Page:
We tried to comfort the children. It wasn’t until much later that we learned the psychological impact [of the disaster]. We told them funny stories and hugged them, which worked out pretty well. And then we looked at what we stood for – when kids cough, we didn’t know why at first. In pediatrics, if a patient coughs, a fever will most likely follow, but not in this case. We soon realized that the cough was not related to a virus or infection. It was because the children were deprived of oxygen and their lungs were clogged with dust that might contain radiation particles. Many of the children waited outside for hours for the buses to take them to the hospital. Many mistakes have been made [in the aftermath of the disaster], but one of the greatest was the lack of knowledge and understanding, [which resulted in] children are left outside to breathe this radioactive air. So we started to give them oxygen. Because we didn’t have enough [individual oxygen tanks] for everyone we made tents from sheets and pumped oxygen and let the kids sit in the tents.
A view of the Chernobyl nuclear power plant three days after the explosion (Shone / Gamma / Gamma-Rapho via Getty Images)
The Soviet government withheld information regarding the explosion and its aftermath and even spread rumors about the situation. How has this affected you?
It was very difficult psychologically, especially knowing that some of the information being disseminated came from government officials or through rumors. Many people, especially doctors, have colleagues in different locations [that were sharing information with one another]. A good friend of mine was called to work on a Saturday, which was unusual for him. He was handed a dosimeter, the device used to measure [ionizing] radiation, and used it to measure levels in tap water. He called me and told me not to use tap water, not even to brush my teeth. It was nothing official, since he was not allowed to tell anyone about his findings. I immediately shared this information with friends and colleagues. This is how information spreads despite all the warnings given [by the government] if you tell the truth. It was a huge risk for him to do what he was doing; he could have lost his job.
As a Jewish physician, you often encountered anti-Semitism, which eventually led to your family emigrating to the United States. How was that transition to get here?
It wasn’t difficult for me as I loved it so much by default [the United States]; I really wanted to come here. In addition, our family received an exceptionally warm welcome from the Jewish community when we arrived in Washington, DC. We made friends in a few weeks, and quite a few of them are still some of our best friends. The welcome we received allayed some fears even though I didn’t have a job and didn’t have the qualifications to allow me [to practice medicine here], plus caring for a little girl and my elderly grandmother, all added to my fear and insecurity. Not every family was so welcome. Some [refugee] families ended up in the far west where the locals weren’t that familiar with immigrants and how to accept them and even whether they should accept them. There was a fear that they would take their job. However, we were blessed and we never wanted to leave Washington DC; I thought it was my home from day one.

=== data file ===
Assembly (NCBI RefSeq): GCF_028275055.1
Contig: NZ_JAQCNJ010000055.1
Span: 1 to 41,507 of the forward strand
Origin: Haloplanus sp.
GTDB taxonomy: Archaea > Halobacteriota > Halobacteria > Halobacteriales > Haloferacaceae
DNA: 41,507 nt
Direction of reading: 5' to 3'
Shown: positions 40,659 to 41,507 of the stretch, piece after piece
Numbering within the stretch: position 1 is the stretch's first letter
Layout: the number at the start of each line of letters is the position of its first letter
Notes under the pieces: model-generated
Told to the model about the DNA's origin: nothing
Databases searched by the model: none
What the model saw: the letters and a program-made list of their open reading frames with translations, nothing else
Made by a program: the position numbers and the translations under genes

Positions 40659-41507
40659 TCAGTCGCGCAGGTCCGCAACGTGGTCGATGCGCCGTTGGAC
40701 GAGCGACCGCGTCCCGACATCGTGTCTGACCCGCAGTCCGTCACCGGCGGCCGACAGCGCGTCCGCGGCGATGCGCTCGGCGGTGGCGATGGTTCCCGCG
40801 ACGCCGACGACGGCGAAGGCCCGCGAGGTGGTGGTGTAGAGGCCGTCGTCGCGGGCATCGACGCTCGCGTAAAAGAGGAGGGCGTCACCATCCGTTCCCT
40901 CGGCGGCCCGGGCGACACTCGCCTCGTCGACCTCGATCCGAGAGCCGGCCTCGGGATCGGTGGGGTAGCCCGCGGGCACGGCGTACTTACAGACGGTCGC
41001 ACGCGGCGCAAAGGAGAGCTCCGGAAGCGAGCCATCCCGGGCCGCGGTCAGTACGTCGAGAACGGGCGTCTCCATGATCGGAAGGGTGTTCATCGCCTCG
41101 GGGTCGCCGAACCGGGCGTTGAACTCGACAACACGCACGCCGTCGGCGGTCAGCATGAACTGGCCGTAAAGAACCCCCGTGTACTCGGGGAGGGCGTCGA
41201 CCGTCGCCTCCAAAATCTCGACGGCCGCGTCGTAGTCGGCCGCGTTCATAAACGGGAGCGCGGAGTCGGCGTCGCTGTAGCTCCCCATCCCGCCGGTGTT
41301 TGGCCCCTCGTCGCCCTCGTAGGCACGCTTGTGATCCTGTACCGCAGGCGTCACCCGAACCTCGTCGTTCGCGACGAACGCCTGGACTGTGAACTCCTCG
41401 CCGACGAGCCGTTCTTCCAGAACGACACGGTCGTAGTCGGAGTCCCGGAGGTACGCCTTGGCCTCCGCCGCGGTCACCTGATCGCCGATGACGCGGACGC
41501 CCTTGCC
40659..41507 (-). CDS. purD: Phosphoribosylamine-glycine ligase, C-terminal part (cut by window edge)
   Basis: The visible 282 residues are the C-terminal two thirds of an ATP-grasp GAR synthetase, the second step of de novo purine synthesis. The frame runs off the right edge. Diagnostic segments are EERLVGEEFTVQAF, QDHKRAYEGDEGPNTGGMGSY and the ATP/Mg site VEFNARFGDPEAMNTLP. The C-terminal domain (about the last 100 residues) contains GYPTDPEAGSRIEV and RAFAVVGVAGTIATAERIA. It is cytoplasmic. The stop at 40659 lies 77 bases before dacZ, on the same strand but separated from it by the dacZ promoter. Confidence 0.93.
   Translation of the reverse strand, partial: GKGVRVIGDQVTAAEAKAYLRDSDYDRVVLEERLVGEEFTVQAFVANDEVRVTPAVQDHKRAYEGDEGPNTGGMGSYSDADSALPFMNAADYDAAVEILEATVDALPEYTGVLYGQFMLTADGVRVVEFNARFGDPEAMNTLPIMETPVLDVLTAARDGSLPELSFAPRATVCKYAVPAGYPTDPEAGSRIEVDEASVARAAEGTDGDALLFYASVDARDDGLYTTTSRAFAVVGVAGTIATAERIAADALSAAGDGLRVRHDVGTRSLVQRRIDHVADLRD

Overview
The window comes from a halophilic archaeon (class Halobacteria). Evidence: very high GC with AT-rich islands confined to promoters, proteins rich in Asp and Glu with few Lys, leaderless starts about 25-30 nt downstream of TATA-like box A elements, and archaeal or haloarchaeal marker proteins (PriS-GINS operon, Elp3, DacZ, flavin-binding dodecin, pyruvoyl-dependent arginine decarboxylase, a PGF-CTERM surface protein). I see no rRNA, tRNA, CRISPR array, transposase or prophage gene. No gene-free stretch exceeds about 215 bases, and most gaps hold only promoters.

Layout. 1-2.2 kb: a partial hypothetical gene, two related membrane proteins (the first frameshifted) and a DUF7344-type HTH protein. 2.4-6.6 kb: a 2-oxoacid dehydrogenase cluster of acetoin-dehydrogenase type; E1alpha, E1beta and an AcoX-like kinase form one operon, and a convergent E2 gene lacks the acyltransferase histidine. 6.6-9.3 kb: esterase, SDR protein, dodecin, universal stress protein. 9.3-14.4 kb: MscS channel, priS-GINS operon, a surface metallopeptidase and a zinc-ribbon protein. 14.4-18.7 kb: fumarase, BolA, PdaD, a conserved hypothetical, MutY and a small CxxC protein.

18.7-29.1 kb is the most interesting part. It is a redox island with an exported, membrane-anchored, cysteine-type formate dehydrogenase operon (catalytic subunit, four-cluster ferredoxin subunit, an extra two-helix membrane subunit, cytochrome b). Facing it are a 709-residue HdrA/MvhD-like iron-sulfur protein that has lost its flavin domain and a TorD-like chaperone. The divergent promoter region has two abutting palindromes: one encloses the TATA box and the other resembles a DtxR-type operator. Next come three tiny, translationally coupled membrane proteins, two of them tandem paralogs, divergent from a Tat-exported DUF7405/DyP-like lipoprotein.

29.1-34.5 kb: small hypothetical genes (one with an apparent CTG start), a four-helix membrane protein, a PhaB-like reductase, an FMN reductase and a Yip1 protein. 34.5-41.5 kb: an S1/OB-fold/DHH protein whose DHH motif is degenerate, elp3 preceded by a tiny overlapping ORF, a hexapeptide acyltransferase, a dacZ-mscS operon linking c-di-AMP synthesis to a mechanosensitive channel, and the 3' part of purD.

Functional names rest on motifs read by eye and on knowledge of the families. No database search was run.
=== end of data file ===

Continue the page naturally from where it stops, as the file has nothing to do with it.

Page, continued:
A photo of Alla Shapiro MD when she lived in Ukraine. (Alla Shapiro)
How has your experience in Chernobyl prepared you as a medical professional for your work with the FDA to develop disaster response protocols?
This experience taught me a lot. The most important point is that people – not just doctors, but the general public – need to know what is happening. Unfortunately, in [the United States], doctors do not have proper and proper training in radiation. Without knowledge in this field, people cannot do anything, but fortunately we have experts in the field of radiation. While working with the FDA, I had meetings with the Departments of Defense and Health and Human Services on how to prepare our country for a nuclear disaster. There are guidelines and [mock explosion] exercises that take place every two years and pretend a nuclear explosion is happening in a big city. What I’ve seen [at Chernobyl] helped me realize that strong communication between the government and the public and doctors is necessary otherwise it can produce poor results.
You compare the US government’s lack of preparedness during the Covid-19 pandemic to the Soviet Union’s mishandling of the Chernobyl explosion. What can be learned from these two global tragedies?
We have to analyze very critically what happened and why. Any disaster, be it a nuclear or viral pandemic, has many things in common, and we need to be aware of that. There must be strong communication not only within the country, but also between international communities. So much depends on our preparedness, and so many deaths could have been avoided in Chernobyl. And the same with Covid-19. The former Soviet Union did not know how to prepare for such a disaster. The United States knew how to prepare, but failed.